Phylogenetically, the formation of craniocervical joint has been the result of many trials. Every imaginable combination has been present and is still seen in some fish. The joint has developed depending on the mode of life of the creature. There are many different ways in which creatures use their heads and each habitual motion reacts upon the articulating units. The primitive triple condyle of the occipital has all the units of equal size, i.e. the basioccipital with a ventral median condyle nearly circular and the lateral occipitals with elongated lateral condyles situated dorsally on each side. This has been followed either by preponderance of the lateral units as in amphibia or the gradual enlargement of the median unit combined with the recession of the lateral ones until the single condyle of the birds is reached. In mammals, the large paired, lateral condyles are the prominent feature and the basioccipital has withdrawn from the odontoid. The bicondylar joint thus restricts the movements of the head to nodding, the turning to the one side being possible at the other vertebral joints. The tendency of the superior articular facets of the atlas to split into two separate facets seems a step in that direction, and this tendency is probably an indication of further restriction of movements at the atlanto-occipital joint.[15]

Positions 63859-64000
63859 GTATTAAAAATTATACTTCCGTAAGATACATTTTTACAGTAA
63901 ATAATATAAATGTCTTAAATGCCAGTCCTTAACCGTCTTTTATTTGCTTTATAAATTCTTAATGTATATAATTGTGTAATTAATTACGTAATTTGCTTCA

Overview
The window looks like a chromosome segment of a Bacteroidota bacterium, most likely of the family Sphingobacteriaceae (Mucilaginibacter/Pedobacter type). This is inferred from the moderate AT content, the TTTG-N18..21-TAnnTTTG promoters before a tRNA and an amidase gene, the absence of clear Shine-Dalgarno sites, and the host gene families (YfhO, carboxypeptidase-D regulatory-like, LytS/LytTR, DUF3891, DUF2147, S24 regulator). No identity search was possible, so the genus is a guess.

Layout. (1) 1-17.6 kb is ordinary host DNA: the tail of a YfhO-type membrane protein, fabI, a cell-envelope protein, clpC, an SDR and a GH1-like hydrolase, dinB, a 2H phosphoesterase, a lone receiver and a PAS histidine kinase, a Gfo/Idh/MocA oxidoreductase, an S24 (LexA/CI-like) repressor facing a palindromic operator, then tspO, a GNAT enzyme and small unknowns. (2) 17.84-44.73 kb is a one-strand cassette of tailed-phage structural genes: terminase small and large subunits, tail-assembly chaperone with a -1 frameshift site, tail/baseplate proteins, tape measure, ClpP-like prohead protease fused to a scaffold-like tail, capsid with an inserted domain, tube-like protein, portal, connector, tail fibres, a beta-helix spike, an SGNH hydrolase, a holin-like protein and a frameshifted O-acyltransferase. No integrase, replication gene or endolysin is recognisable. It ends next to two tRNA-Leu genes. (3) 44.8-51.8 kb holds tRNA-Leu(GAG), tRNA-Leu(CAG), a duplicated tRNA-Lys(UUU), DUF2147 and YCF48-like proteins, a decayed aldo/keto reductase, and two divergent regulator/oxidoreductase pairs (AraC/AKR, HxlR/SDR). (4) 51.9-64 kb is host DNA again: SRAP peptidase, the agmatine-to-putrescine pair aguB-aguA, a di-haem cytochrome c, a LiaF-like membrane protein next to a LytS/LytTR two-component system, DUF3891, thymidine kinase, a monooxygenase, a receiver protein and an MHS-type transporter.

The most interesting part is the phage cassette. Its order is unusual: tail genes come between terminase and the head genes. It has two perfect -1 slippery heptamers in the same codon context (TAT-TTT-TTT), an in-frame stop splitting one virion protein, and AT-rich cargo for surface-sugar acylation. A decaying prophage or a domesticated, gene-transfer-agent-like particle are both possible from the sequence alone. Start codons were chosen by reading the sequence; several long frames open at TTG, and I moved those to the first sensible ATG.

In the present study, the average length and width of the superior articular facet were found to be 21.99 mm and 11.64 mm, respectively. Different authors have given different dimensions of the facet [Table 2]. We did not observe any significant difference in the dimensions on right and left sides, while some authors have found significant difference in these measurements. Salahuddin et al.[13] attributed this difference to the handedness. They stated that when right-handed people lift weights using their right hand, head is tilted to left. Left facets are subjected to greater force. Hence, left dimensions become larger. Transarticular screw fixation has become one of the primary treatment options for cervical spine instability. The knowledge of the anteroposterior and transverse dimensions of the superior articular facet can help in the safe planning of these screw placements.[18]